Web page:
Welcome to the Dexign Futures blog

Dexign Futures is a required class for all third year design students in the School of Design at Carnegie Mellon University. The course is taught as a flipped class: online work prepares students for in-class activities. The class is organized through one week modules. Each week, two online assignments, two in-class assignments, and a weekly reflection are due.

Dexign Futures Courses

Previous Dexign Futures courses taught at Carnegie Mellon University. The Introduction to Dexign the Future course was taught at the School of Design at Carnegie Mellon University by Peter Scupelli fall semester 2014. The Dexign the Future course taught fall 2013 by Arnold Wasserman and Peter Scupelli.


Scupelli, P., Wells-Papanek, D., Brooks, J. & Wasserman, A. (accepted 2017) Opening a design education pipeline from University to K-12 and Back IASDR 2017, Cincinnati (October 31 – November 3, 2017).

Scupelli, P., Brooks, J. & Wasserman, A. (2016) Making Dexign Futures learning happen: A case study for a flipped, Open-Learning Initiative course. Design Educators IDSA International Conference 2016: Making Things Happen. August 17-20, Detroit, MI, USA.  [25% acceptance rate (10 accepted, 41 submitted)]

Scupelli, P., Wasserman, A., Brooks, J. (2016). Dexign Futures: A Pedagogy for Long-Horizon Design Scenarios. Proceedings of DRS 2016, Design Research Society 50th Anniversary Conference. Brighton, UK, 27–30 June 2016.
[11% accepted with revisions,(53 accepted with revisions, 478 submitted)]

Wasserman, A., Scupelli, P., & Brooks, J. (2015) Learning to Dexign the Future. Design Educators Asia Conference 2015. December 1-2, Jockey Club Innovation Tower, Hong Kong, China. [30% acceptance rate,(31 accepted, 105 submitted)] presentation

Wasserman, A., Scupelli, P., & Brooks, J. (2015) Learn!2050 and Design Futures: Lessons learned teaching design futures.  Design Educators IDSA International Conference 2015: Future of the Future. August 19-22, Seattle, WA.
[50% acceptance rate,(21 accepted, 42 submitted)]

Scupelli, P. & Wasserman, A. (2014). Dexign the future: lessons learned from teaching a design studio course on human-centered innovation for exponential times. Oxford Futures Forum, OFF2014, Saïd Business School, Oxford University, May 30-31, 2014.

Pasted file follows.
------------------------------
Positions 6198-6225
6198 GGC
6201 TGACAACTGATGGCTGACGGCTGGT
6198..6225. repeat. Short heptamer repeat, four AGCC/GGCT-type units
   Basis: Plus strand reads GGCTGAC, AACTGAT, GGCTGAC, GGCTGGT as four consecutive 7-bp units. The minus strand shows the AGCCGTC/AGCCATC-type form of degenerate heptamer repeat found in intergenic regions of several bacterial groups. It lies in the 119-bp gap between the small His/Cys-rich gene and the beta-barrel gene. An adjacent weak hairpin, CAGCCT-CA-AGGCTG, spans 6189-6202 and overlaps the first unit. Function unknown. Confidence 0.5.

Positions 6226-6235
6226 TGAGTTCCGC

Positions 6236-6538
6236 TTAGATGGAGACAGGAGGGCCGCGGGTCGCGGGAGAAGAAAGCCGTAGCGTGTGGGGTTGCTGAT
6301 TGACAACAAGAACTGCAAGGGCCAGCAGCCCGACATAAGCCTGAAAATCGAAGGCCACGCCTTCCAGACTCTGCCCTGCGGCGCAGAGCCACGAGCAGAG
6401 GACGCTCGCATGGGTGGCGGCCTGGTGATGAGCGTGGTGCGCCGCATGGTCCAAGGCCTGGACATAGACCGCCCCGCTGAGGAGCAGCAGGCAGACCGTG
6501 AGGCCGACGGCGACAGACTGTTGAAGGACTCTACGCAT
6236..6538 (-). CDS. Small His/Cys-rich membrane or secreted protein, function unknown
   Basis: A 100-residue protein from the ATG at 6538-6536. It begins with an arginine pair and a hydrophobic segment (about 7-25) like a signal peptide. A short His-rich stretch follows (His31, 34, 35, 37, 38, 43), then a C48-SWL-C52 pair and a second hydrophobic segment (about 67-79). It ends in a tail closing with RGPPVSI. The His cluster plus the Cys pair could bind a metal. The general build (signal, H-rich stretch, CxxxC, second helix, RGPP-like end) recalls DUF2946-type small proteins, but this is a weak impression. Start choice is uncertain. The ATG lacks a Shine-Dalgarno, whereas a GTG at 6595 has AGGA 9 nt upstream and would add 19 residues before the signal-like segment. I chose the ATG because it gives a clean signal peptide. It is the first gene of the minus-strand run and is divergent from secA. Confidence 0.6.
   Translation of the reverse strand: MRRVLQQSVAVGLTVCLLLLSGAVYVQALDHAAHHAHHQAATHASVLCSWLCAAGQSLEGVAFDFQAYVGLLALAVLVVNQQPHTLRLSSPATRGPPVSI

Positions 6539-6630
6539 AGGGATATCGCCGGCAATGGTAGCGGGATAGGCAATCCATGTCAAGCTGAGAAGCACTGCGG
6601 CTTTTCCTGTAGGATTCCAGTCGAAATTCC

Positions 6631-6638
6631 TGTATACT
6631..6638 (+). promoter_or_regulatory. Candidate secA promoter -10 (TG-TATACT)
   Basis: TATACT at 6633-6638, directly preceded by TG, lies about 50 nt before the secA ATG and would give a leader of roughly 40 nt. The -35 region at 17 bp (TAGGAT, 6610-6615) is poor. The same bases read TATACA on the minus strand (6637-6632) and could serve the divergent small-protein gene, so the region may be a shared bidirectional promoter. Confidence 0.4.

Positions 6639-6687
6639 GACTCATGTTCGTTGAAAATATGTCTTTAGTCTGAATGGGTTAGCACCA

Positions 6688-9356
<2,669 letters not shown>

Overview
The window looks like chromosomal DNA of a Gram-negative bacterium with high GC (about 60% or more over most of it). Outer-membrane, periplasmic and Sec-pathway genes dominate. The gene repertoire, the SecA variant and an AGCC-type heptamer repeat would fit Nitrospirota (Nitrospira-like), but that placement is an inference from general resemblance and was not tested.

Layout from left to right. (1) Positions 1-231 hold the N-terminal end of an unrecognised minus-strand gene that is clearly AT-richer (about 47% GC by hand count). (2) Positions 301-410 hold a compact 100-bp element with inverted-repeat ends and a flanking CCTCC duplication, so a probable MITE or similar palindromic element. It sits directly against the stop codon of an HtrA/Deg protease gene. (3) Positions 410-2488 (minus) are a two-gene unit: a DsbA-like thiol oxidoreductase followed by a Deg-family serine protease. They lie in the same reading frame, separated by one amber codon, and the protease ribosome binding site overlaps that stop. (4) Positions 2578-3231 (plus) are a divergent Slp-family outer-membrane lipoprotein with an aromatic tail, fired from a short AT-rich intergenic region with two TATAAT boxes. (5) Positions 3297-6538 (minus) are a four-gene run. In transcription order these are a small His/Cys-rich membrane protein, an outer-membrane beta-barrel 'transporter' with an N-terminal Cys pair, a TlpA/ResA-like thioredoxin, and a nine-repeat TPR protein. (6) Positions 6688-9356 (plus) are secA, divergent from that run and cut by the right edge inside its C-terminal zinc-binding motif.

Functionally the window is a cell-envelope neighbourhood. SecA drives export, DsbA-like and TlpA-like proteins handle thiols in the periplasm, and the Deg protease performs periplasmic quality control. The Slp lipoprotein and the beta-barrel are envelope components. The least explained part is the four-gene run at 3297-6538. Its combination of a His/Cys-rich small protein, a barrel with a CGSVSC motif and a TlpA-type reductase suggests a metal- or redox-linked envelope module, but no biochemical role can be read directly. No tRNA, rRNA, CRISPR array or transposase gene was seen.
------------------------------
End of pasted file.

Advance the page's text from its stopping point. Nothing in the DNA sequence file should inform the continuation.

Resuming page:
reflection week 1

Futures Reflection Week 1:


I found it very interesting how there are two perspectives when thinking about the future: a utopian society or a dystopian society. I’ve always thought of the future as a better place, a nicer environment with less pollution and more technology that benefitted society. But I realize there are many ways the future could be a dystopia, full of negative advances for example robots taking over humans or technology working against our favor. The modules and the exercise in class where we looked at word bubbles helped me understand the general wants and needs people have with hopes and fears. I’m honestly not sure how this might affect my work directly but I think it gives me a more mature understanding of the world and might help me approach my future projects differently. I think the Masdar video was very interesting. I’ve never thought about a perfect ideal city that considered the many aspects of a utopian society. Watching this video is making me consider the perfect ideal solution to each project I do in design. I know there’s not always a perfect solution and maybe it might be too hard to think of one perfect solution, but I think striving to counter every error in a project will benefit the outcome in the long run. Design practice. I believe this unit makes me think about long term vs short term hopes and goals. I will apply what I have learned in future projects and my process. Think about the different options and how it affects every part of my process. I really enjoyed the Masdar stuff. That video was seriously cool. Like a city exists already that is as close to a utopian society??? I mean I know there are flaws in the city, but this city serves as an example to existing cities that such changes can affect the quality of living and the quality of the things we make around us.